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HomeCrypto NewsMarketUS Department Of Justice Sends Two Orange County Men To Jail For Crypto Scam Involving 2k Investors

US Department Of Justice Sends Two Orange County Men To Jail For Crypto Scam Involving 2k Investors


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Two men from Orange County have been sentenced to jail time for a crypto scam that resulted in $1.9 million in losses.

Yesterday, the Justice Department announced that two men from Orange County had been sentenced to federal prison for 36 months for defrauding more than 2,000 investors out of $1.9 million by tricking them into purchasing a cryptocurrency that purportedly gave them unique access to a highly profitable trading program.

The offenders are Jeremy McAlpine and Zachary Matar, who, in August 2021, both pleaded guilty to one count of securities fraud. 

How They Did It

Dropil Inc., a Belize-based firm situated in Fountain Valley, was created by McAlpine and Matar in 2017. A cryptocurrency developed by McAlpine and Matar, known as DROPs, launched after an initial coin offering (ICO). It was one of the digital assets that Dropil invested in and managed for its thousands of clients. A trading bot dubbed “Dex” was also developed by McAlpine and Matar for Dropil’s digital asset trading platform, which could only be used using the DROPs token.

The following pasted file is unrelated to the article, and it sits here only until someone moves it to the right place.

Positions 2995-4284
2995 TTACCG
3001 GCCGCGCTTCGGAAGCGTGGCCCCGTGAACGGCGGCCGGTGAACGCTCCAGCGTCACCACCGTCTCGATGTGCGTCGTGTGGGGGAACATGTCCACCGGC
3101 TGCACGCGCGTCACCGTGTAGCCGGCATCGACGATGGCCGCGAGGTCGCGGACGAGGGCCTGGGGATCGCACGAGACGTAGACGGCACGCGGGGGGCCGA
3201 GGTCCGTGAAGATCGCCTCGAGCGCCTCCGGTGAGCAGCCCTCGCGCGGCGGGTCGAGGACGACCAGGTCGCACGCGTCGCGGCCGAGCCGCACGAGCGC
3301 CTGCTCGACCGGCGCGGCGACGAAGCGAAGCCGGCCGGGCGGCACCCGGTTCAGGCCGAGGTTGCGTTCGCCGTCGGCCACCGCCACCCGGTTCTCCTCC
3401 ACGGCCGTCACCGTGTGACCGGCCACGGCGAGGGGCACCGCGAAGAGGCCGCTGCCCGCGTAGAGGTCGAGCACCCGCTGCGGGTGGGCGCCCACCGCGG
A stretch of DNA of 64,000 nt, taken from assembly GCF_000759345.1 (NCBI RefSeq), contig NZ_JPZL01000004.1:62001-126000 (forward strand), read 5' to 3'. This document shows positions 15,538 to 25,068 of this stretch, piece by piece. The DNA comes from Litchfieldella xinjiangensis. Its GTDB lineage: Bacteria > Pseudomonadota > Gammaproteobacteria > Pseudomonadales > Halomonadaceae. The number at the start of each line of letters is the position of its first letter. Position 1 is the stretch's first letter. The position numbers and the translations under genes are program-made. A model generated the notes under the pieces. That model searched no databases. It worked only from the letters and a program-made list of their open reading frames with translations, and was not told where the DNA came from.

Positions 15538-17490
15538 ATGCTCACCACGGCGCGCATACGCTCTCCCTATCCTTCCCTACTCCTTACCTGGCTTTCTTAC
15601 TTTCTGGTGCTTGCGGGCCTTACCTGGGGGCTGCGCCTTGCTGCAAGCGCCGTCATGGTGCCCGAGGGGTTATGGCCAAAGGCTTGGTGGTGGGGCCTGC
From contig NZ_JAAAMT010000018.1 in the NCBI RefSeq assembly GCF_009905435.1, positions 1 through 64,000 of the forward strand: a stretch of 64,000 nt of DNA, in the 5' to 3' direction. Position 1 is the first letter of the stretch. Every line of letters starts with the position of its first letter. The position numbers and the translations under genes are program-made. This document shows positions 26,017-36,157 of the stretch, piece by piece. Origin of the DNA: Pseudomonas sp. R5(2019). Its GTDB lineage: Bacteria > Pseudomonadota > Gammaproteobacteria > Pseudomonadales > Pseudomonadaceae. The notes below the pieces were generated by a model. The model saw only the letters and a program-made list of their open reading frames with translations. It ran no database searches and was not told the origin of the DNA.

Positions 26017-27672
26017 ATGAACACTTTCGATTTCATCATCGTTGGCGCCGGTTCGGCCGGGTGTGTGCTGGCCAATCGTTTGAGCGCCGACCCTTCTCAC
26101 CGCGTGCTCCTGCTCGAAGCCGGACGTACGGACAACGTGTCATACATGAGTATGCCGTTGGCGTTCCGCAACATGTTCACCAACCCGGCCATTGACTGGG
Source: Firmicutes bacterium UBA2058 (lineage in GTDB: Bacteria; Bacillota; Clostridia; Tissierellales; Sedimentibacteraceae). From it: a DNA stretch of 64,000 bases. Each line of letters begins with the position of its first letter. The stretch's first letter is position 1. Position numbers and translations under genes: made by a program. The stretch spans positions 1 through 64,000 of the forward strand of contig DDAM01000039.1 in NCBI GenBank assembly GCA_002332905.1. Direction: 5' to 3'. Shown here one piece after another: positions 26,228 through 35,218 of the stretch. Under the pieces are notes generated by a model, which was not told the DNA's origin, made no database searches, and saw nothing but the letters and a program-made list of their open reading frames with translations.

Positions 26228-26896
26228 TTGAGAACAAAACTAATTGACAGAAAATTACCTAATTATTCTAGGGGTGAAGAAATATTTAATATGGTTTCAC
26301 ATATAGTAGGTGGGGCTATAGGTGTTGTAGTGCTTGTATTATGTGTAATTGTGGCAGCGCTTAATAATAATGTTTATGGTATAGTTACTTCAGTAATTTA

Among other untrue statements, An average annual return between 24% and 63% could easily be earned by using the DEX trading bot, depending on the risk profile chosen by the investors.

According to McAlpine and Matar, their false claims about the functionality and profitability of Dex and the number and volume of investors who had already invested in DROPs increased the token’s value as a result of the basic principle of supply and demand. These false claims led investors to purchase hundreds of millions of so-called “DROPs” tokens.

Through the purchase and selling of roughly 629 million DROPs by 2,472 investors, the offenders were able to receive a total of about $1,896,657 ($1.89M). The Justice Department further accused McAlpine and Matar of using the money for their personal and associate benefits.

The prosecution stated in sentencing memos that the defendant’s acts were grave and worrisome because they caused considerable financial loss to many victims and included efforts to thwart law enforcement’s efforts to investigate and resolve the misconduct.

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